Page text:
It is nearly 90 degrees in Southwest Chicago, too hot for September, and Jewel Lafontant waits in the long shade of a guard tower as the Cook County Jail Jazz Band rolls through the handful of standards deemed morally commendable by the warden. The yard is so large and filling so steadily with tired, buzzing, angry bodies that the rim of barbed wire strung across the high walls around her seems more like cotton candy than fine razor, hardly enough to hold anyone back should the wrong thoughts start brewing.
She fans herself, absentmindedly taps her foot to a respectable “A-Train,” and cranes her neck to get a better look at the tower whose shadow she’s so thanklessly exploiting. Brick and thick green glass. Steel and a few holes large enough only for a rifle muzzle. All angles and indifference, like a spaceship left to rust after some failed reconnaissance. The whole uncaring shape of it would make her shiver were it not so hot out in the open frying pan of the concrete jail yard.
Someone has called her name. She turns to see Joe Woods, Crooked Sheriff of Crook County, making his diligent way toward her. He looks worried but is smiling still, hand at the end of a starched white shirt, sleeve rolled once, jutting stiffly out. Miss Lafontant, he says, though he knows very well that she’s married. She bites her tongue, shakes his hand, says, Joe.
You ready? His eyes are half-empty, fatigued, still expectant somehow in their shallows.
Say the word. At the end of this day of waiting to be told by white men where to stand and when to speak, it’s all she can think to say. Tomorrow, she will be back in the office, poring over cases, making her own tough choices like she’s used to. Since being made vice chairman of the U.S. Advisory Commission on International, Educational and Cultural Affairs just last year—a whole lot of big words for too many stuffy meetings, not enough action—she’s been half-seriously waiting for a call from the president himself any day now. And word is Nixon’s got her in mind for the Big Bench itself, first black woman in the Supreme Court. Wasn’t too long ago she was the first ever to make a case before them, and now there are whispers of her joining the brood. Look how important she’s become, how hard she’s worked to get here. Look how proud she’s made her mama.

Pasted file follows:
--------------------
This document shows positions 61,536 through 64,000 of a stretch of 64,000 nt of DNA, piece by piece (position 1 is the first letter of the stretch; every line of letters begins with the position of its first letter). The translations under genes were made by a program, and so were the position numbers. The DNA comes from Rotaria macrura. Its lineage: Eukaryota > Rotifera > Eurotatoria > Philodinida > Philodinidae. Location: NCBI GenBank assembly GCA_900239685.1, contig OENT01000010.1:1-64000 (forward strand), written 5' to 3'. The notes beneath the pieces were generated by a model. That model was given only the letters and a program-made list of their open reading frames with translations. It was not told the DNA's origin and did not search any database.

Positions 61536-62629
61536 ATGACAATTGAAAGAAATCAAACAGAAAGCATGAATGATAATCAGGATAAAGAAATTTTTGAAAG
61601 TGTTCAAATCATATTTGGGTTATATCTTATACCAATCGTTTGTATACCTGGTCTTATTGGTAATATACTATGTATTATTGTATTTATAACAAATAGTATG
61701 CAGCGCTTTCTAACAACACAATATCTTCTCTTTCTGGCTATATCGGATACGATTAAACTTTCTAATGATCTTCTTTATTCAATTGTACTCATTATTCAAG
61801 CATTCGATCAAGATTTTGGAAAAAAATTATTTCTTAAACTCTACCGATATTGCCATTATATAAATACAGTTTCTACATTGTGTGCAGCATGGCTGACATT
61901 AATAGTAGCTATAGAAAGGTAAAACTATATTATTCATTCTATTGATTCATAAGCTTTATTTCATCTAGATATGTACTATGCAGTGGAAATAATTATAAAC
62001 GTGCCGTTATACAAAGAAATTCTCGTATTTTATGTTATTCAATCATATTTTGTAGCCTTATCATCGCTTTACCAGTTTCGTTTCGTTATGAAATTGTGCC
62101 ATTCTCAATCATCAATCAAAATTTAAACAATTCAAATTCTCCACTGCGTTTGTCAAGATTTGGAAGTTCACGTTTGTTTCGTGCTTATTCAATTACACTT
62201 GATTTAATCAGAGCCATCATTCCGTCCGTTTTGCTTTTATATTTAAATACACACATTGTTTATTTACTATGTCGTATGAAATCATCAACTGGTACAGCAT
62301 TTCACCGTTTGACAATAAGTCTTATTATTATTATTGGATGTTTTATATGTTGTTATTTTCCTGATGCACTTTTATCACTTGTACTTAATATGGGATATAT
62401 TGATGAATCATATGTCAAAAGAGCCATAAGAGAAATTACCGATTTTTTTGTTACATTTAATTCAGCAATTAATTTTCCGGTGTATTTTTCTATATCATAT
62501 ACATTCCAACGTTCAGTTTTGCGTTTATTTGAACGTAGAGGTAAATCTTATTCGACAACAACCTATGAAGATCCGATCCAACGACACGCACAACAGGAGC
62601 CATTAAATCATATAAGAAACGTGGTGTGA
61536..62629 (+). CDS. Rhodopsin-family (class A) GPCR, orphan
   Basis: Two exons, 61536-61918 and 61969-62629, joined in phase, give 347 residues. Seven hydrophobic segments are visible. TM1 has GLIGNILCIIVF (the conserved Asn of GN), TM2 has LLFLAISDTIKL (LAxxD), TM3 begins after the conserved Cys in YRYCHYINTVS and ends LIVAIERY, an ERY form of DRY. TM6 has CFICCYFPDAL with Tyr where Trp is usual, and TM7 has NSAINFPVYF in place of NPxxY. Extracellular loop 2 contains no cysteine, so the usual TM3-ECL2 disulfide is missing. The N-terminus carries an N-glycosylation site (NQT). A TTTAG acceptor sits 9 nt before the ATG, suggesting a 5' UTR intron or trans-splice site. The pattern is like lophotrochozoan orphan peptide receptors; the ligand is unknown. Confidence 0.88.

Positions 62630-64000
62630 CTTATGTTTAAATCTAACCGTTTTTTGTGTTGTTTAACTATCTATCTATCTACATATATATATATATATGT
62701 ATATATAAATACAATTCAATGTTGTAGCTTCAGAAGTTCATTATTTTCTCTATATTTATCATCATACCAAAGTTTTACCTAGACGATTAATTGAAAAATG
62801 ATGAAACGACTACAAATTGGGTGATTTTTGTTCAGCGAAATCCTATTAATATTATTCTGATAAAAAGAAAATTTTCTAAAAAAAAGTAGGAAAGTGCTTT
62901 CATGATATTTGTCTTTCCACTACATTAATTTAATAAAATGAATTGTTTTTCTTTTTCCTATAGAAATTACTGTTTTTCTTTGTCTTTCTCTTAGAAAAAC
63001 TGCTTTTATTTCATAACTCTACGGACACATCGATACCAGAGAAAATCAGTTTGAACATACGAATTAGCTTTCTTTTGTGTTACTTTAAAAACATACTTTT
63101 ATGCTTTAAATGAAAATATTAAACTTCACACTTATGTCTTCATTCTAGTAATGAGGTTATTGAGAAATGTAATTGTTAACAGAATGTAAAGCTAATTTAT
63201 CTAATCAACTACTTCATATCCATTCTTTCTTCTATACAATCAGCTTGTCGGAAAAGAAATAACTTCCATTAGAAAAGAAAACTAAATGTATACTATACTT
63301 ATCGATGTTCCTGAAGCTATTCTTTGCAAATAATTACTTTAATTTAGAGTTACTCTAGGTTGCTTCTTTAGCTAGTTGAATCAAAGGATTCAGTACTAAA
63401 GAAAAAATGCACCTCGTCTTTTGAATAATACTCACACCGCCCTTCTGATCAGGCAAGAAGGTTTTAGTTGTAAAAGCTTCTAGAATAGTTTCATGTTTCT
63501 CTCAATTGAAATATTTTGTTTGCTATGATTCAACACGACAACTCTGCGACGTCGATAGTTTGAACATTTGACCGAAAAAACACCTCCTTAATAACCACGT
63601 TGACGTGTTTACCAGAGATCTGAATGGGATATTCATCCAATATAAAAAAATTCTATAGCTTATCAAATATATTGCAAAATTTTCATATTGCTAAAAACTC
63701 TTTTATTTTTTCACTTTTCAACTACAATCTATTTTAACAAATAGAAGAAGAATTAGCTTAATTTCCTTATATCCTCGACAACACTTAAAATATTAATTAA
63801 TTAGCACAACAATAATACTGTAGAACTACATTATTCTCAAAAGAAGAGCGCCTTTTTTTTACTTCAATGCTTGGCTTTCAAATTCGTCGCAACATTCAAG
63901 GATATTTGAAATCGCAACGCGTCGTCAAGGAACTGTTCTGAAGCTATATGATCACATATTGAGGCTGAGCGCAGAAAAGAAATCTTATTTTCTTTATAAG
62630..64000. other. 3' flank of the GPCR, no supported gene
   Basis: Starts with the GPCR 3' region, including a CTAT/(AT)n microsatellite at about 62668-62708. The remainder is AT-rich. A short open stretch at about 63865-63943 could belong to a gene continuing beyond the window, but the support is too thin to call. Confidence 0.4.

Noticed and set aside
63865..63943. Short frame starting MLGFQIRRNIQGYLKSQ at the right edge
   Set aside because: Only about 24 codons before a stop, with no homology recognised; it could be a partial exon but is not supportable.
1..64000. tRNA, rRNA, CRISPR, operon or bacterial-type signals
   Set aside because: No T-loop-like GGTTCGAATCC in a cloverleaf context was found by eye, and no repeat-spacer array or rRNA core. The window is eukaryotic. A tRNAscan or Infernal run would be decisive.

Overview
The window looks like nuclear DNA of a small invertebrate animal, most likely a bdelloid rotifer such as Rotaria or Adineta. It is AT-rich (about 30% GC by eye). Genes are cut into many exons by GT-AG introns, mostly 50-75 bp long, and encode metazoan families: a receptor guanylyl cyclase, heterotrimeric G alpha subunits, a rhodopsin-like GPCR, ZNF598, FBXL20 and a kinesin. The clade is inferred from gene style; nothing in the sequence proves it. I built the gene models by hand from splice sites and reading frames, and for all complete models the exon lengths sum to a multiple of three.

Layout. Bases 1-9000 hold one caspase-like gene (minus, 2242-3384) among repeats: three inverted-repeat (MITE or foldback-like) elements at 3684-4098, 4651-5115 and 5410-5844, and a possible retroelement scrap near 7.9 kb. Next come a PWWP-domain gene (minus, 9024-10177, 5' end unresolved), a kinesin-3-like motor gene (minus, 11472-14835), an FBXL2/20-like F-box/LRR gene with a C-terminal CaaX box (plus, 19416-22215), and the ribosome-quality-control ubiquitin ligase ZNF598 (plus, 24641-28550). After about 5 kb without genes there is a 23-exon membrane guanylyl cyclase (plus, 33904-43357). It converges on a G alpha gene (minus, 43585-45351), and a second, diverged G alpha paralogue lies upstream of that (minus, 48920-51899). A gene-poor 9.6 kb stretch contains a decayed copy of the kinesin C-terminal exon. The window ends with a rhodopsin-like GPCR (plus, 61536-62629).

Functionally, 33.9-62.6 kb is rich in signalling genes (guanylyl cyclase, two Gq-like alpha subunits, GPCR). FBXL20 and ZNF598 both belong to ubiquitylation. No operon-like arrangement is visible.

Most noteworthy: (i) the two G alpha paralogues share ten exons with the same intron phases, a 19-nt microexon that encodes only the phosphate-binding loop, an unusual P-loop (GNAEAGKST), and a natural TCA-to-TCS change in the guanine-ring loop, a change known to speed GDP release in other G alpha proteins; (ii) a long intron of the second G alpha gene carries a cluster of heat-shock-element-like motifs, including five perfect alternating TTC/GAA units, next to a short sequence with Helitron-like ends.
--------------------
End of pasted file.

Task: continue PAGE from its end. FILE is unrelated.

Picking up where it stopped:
But today she stands in the high 90-degree sun and waits to take to a makeshift plywood stage to introduce a middle-aged bluesman in the yard of the Cook County Jail, an institution Ebony has just anointed the “World’s Worst.” She knows King’s music, of course. Even before “Thrill,” before all the hoopla. It reminds her of her father: all that growling, slick danger awash in sensuality. Dirty and familiar, all at once. Repugnant and strangely alluring. She’d be the last to admit it, but she’s spent more than her share of nights alone swaying, brandy-blushed, to heartbroke black bluesmen, Mr. King certainly among them.
Now half an hour ago she met him in the bright administrative halls beyond the cellblock, and he certainly was charming. Very gracious to make her acquaintance and all that. She always liked a man who went to shake her hand rather than kiss it.
And here’s Joe again, sunglasses reflecting her stony visage back to her. He is signaling her to the stage. Showtime; she walks.
Standing before the rows of seated convicts comes natural to her, and speaking to a crowd’s no different. With the band all set up behind her—all but B.B., swaying softly from foot to foot just behind the risers—she feels like a bonafide musician for just a moment. Like she could take the microphone from its stand, coil it around her wrist like she’s seen Diana Ross do, and launch right into “Where Did Our Love Go.” Or, no. Make the piggies sweat. “Strange Fruit.” She smiles, more broadly than she’d planned.
Hello out there, she begins, testing the mic’s sensitivity. We’re about ready to begin our program. It’s a beautiful day in Chicago, and we’re going to have a wonderful time this afternoon. Lying through her teeth. What “beautiful day” have these shackled people, mostly black, mostly sneering or staring motionless at the lawn directly before them, ever seen? What “wonderful time” was ever theirs to know?